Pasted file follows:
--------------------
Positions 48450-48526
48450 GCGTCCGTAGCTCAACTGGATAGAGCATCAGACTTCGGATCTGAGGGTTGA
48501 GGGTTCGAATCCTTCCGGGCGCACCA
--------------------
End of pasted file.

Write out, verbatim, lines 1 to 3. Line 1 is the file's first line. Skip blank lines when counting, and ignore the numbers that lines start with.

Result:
Positions 48450-48526
48450 GCGTCCGTAGCTCAACTGGATAGAGCATCAGACTTCGGATCTGAGGGTTGA
48501 GGGTTCGAATCCTTCCGGGCGCACCA